Chemotherapy for lung cancer

Chemotherapy uses anticancer (cytotoxic) drugs to destroy cancer cells. Most people with lung cancer have chemotherapy. Your healthcare team will consider your personal needs to plan the drugs, doses and schedules of chemotherapy. You may also receive other treatments.

Chemotherapy is often combined with radiation therapy to treat lung cancer. This is called chemoradiation. The 2 treatments are given during the same time period. You will not be offered chemoradiation if you aren't healthy enough to have this type of treatment.

Chemotherapy is given for different reasons. You may have chemotherapy or chemoradiation:

  • to shrink a tumour before other treatments such as surgery (called neoadjuvant therapy)

  • to destroy cancer cells left behind after surgery and reduce the risk that the cancer will come back (recur) (called adjuvant therapy)

  • as the main treatment if you aren't well enough to have surgery or for cancer that can't be removed with surgery

  • to relieve pain or control the symptoms of advanced lung cancer (called palliative therapy)

  • as maintenance therapy in people who have advanced non–small cell lung cancer that has responded to chemotherapy

Chemotherapy is usually a systemic therapy. This means that the drugs travel through the blood to reach and destroy cancer cells all over the body, including those that may have broken away from where the tumour started in the lung.

Chemotherapy drugs commonly used for lung cancer

Lung cancer is usually treated with a combination of 2 drugs, which is more effective than any one drug alone. The drugs chosen will depend mainly on the type of lung cancer you have.

The most common chemotherapy drug combinations used to treat lung cancer include cisplatin as one of the drugs. If you can't have cisplatin because of your health, a related drug called carboplatin may be used instead.

  • cisplatin (or carboplatin) and gemcitabine

  • cisplatin (or carboplatin) and docetaxel (Taxotere)

  • cisplatin and etoposide (Vepesid)

  • carboplatin (or cisplatin) and paclitaxel

  • gemcitabine and docetaxel

  • gemcitabine and vinorelbine

  • carboplatin (or cisplatin) and pemetrexed (Alimta) – not used for squamous cell carcinoma or small cell lung cancer

  • carboplatin (or cisplatin) and irinotecan – used for small cell lung cancer

Chemotherapy for advanced lung cancer

If you have advanced or metastatic lung cancer but you can't have combination chemotherapy because of poor health or other medical conditions, single chemotherapy drugs may be used. Single drugs may also be used if combination chemotherapy has stopped working.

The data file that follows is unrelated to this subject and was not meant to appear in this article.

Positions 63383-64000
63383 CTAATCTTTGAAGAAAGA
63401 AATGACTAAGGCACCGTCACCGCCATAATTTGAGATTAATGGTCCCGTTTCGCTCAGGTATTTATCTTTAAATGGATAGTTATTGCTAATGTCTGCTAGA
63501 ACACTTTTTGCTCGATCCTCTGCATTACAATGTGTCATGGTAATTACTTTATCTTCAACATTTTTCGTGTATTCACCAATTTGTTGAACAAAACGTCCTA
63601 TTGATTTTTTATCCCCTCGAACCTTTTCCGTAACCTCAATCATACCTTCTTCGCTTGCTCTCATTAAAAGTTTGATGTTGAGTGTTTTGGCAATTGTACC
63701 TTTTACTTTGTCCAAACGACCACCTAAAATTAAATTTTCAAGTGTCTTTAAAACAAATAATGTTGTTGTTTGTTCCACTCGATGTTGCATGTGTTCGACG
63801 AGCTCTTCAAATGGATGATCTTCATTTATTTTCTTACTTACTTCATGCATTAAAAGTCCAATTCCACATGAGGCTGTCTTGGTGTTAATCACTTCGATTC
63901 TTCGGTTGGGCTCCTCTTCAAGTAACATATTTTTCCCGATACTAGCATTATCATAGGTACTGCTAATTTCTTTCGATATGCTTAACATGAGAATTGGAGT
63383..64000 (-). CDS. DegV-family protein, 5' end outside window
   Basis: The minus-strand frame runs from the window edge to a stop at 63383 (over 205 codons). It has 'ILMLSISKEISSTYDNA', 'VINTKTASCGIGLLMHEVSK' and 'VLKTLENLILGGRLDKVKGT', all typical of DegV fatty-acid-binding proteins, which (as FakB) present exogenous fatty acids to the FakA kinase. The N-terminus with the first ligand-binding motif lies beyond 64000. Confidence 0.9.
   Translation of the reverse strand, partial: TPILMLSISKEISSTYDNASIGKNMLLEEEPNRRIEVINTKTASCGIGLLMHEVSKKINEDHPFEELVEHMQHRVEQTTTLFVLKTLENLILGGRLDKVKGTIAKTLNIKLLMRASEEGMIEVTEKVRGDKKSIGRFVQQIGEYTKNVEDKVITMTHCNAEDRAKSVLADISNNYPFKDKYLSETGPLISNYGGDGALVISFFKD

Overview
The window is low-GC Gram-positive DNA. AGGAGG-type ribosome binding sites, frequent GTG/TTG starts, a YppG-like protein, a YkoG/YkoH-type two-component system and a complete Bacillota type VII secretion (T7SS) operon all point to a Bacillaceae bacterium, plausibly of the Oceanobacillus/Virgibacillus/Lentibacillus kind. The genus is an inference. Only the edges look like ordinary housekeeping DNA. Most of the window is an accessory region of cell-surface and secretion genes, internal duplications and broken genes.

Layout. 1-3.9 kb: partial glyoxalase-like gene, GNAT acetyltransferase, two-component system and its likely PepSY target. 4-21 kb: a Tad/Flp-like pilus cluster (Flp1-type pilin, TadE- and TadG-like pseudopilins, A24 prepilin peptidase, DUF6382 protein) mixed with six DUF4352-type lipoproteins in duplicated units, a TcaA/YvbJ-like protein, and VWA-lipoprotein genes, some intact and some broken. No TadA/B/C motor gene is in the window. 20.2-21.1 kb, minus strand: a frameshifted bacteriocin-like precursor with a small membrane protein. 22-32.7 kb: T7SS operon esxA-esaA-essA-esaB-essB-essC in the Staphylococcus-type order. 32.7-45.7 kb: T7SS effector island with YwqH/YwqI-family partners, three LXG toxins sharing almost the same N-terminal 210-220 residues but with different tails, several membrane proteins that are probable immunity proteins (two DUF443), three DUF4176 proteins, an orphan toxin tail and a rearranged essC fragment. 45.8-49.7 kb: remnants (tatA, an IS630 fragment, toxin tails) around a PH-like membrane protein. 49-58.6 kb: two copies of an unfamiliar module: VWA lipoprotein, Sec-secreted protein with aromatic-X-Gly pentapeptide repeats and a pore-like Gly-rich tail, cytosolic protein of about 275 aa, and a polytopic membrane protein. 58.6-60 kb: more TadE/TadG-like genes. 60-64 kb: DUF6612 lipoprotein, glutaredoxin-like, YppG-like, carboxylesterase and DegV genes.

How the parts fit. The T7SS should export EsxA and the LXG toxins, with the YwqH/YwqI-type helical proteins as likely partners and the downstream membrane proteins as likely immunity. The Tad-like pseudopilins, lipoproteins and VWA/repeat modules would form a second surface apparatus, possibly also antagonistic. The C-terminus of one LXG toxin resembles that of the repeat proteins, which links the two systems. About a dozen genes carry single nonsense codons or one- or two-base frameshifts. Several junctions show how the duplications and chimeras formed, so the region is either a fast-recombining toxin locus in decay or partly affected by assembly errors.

The most common single drugs used to treat lung cancer are:

  • gemcitabine

  • docetaxel

  • etoposide

  • paclitaxel

  • pemetrexed – not used for squamous cell carcinoma or small cell lung cancer

Targeted therapy or immunotherapy drugs may be added to chemotherapy to treat advanced or metastatic lung cancer.

Side effects

Side effects can happen with any type of treatment for lung cancer, but everyone's experience is different. Some people have many side effects. Other people have only a few side effects.

Chemotherapy may cause side effects because it can damage healthy cells as it kills cancer cells. If you develop side effects, they can happen any time during, immediately after or a few days or weeks after chemotherapy. Sometimes late side effects develop months or years after chemotherapy. Most side effects go away on their own or can be treated, but some side effects may last a long time or become permanent.

Side effects of chemotherapy will depend mainly on the type of drug, the combination of drugs, the dose, how it's given, if you have radiation at the same time, and your overall health. Some common side effects of chemotherapy drugs used for lung cancer are:

Tell your healthcare team if you have these side effects or others you think might be from chemotherapy. The sooner you tell them of any problems, the sooner they can suggest ways to help you deal with them.

Information about specific cancer drugs

Details on specific drugs change regularly. Find out more about sources of drug information and where to get details on specific drugs.

Questions to ask about chemotherapy

Find out more about chemotherapy and side effects of chemotherapy. To make the decisions that are right for you, ask your healthcare team questions about chemotherapy.

Expert review and references

  • Stephen Lam, MD, FRCPC
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  • Cancer Care Ontario. Non-small Cell Lung Cancer Treatment Pathway Map. 2019: Version 2019.05.
  • Cancer Care Ontario. Small Cell Lung Cancer Treatment Pathway Map. 2019: Version 2019.05.
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  • Hann CL, Wu MA, Rekhtman N, Rudin CM. Small cell and neuroendocrine tumors of the lung. DeVita VT Jr, Lawrence TS, Rosenberg SA, eds. DeVita, Hellman, and Rosenberg's Cancer: Principles & Practice of Oncology. 11th ed. Philadelphia, PA: Wolters Kluwer; 2019: 49:671–699.
  • Planchard D, Popat S, Kerr, K, Novello S, Smit EF, Faivre-Finn C, et al. Metastatic non-small cell lung cancer: ESMO Clinical Practice Guidelines for diagnosis, treatment and follow-up. ESMO Clinical Practice Guidelines. 2019: Friday, August 28, 2020.
  • National Comprehensive Cancer Network . NCCN Clinical Practice Guidelines in Oncology: Non-Small Cell Lung Cancer (Version 3.2020) . 2020 .
  • National Comprehensive Cancer Network. NCCN Clinical Practice Guidelines in Oncology: Small Cell Lung Cancer (Version 1.2021). 2020.